NBA Playoffs Preview: Raptors vs. Pacers
The ultimate storyline from this series will inevitably come down to one thing: can the Toronto Raptors follow up on a successful regular season with success in the playoffs?
They came into the last two postseasons before this one having won the Atlantic Division, while setting a new franchise record for wins. Each time, they went into their opening-round series as the home team and odds-on favorite, and both times they were knocked out in heartbreaking fashion. The first loss -- a seven-game series that came down to the last shot against the Brooklyn Nets -- still gave the team's fanbase hope for the future, but all that optimism was obliterated after an embarrassing 4-0 sweep at the hands of the Washington Wizards last season.
So here the Raptors stand yet again: another new team record for wins (56), one more division banner to hang in their lonely rafters, and the monkey of never having won a seven-game series still planted firmly on their backs. The only time the team has ever even advanced past the first round in their seven previous playoff appearances over a 20-year existence remains when they won a five-game series against the New York Knicks in 2000-01, back when the playoffs followed a best of 5-7-7-7 format.
And Indiana stands as yet another underdog that seems perfectly capable of knocking off an inexperienced Toronto team, in the mold of Brooklyn and Washington before them. Only two years removed from a second consecutive trip to the Eastern Conference Finals, the Pacers may have the look of an up-and-coming team, but their main guys actually benefit from having been there and done that.
Paul George just put up one of the best comeback seasons in recent memory and looks ready to be the player that has led his team within striking distance of the NBA Finals twice already in his still young career. Frank Vogel has had a very successful tenure as the Pacers head coach, winning in both the regular season and playoffs, and brings the kind of defensive tutelage that makes a difference in the postseason. Veterans George Hill and Monta Ellis are both seasoned and ready to make the big shots when needed.
Will all that be enough to make the Pacers the third straight lower-seeded team to knock the Raptors out in the first round, or are we all overthinking Toronto's past transgressions and giving too little credit to a team that has improved in several key ways this year, is very different from the team that got bounced the last two years, and is simply the better team in this matchup?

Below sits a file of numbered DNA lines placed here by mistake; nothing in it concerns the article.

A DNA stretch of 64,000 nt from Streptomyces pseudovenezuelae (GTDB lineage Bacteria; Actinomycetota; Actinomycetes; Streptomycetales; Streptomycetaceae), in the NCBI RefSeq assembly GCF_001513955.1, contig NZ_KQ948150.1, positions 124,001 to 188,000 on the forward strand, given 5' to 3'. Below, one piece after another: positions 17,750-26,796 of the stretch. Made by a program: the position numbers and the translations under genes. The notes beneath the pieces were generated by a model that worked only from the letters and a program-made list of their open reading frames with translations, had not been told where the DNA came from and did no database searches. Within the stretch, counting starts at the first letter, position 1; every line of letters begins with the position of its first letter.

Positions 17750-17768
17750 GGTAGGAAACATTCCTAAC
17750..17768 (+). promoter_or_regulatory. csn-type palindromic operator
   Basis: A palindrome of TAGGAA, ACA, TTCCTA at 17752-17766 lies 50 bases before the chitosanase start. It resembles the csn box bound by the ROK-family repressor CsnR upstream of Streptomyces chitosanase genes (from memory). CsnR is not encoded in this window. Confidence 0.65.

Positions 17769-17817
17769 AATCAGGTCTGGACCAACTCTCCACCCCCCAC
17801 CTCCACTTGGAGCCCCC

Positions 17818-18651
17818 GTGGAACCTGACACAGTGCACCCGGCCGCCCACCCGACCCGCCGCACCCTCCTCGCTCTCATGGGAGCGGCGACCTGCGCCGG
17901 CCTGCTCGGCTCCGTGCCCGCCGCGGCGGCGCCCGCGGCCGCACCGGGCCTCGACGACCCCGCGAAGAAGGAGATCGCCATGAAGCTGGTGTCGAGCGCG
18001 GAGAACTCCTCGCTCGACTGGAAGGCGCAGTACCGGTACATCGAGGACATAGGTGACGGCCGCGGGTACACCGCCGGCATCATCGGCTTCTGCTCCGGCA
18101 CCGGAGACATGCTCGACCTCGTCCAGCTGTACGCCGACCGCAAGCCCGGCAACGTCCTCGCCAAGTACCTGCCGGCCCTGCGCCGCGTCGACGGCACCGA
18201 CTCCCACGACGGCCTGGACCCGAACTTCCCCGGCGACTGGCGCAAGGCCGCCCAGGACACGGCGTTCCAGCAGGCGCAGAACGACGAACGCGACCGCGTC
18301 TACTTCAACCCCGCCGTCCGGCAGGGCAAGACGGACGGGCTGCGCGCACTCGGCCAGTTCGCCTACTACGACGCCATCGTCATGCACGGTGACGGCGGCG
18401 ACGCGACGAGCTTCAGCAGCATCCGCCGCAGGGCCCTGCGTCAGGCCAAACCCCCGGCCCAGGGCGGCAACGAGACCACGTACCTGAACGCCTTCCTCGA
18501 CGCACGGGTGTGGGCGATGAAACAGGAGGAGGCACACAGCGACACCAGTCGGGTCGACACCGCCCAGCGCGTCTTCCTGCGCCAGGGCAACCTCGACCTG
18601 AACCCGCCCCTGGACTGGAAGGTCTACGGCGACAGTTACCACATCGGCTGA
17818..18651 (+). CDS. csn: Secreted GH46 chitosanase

Let's find out.
Toronto Raptors (2)
Championship Odds: 6.4%
Indiana Pacers (7)
Championship Odds: 1.1%
Regular Season Series - Raptors 3, Pacers 1
The Raptors took three of four in the season series against the Pacers by an average of 9.0 points per win. Of course, the Raptors should know more than any team not to put too much stock in a regular season series because they swept the Wizards 3-0 during the 82-game campaign last year before dropping all four contests to them in the postseason.
Even so, the Raptors have looked like the better team overall in the games between the two squads this season, despite a large variance in their rotations. DeMarre Carroll only managed to play in the season opener between the two and missed the subsequent three matchups, Jonas Valanciunas missed two of the games due to a fractured hand, and Kyle Lowry, DeMar DeRozan, and Luis Scola were all rested in the series finale that took place less than a week ago (that the Raptors won by a final score of 111-98 anyway, behind up-and-comer Norman Powell's 27 points).
One thing that stands out from the series is that both Raptors centers, Jonas Valanciunas and Bismack Biyombo, put up what could be their respective best games of the season against the Pacers. Valanciunas posted 21 points and 15 rebounds in the season opener, while Biyombo tagged Indy for 16 points, a whopping 25 rebounds, and 2 blocks in the third tilt on March 17th (a 101-94 Raptors victory).
The Pacers may have the league's third-best defense by our metrics (Defensive Rating of 102.9), but the small-ball mentality that they have tried to implement this season after trading Roy Hibbert has ceded some big-time performances from the Raptors' center position.
How the Raptors Can Win
The Raptors need to dictate their terms as to how these games will be played. Toronto plays at the second-slowest Pace in the Association at 92.9 possessions per 48 minutes, while the Pacers rank 11th at 96.6. The Raptors are second in the league in Free Throw Rate (freebies per field goal attempt) at .255, while the Pacers only allow .205 (better than league average). The Raptors have a top-five offense (110.0 Offensive Rating), and the Pacers have a top-three defense (102.9 Defensive Rating).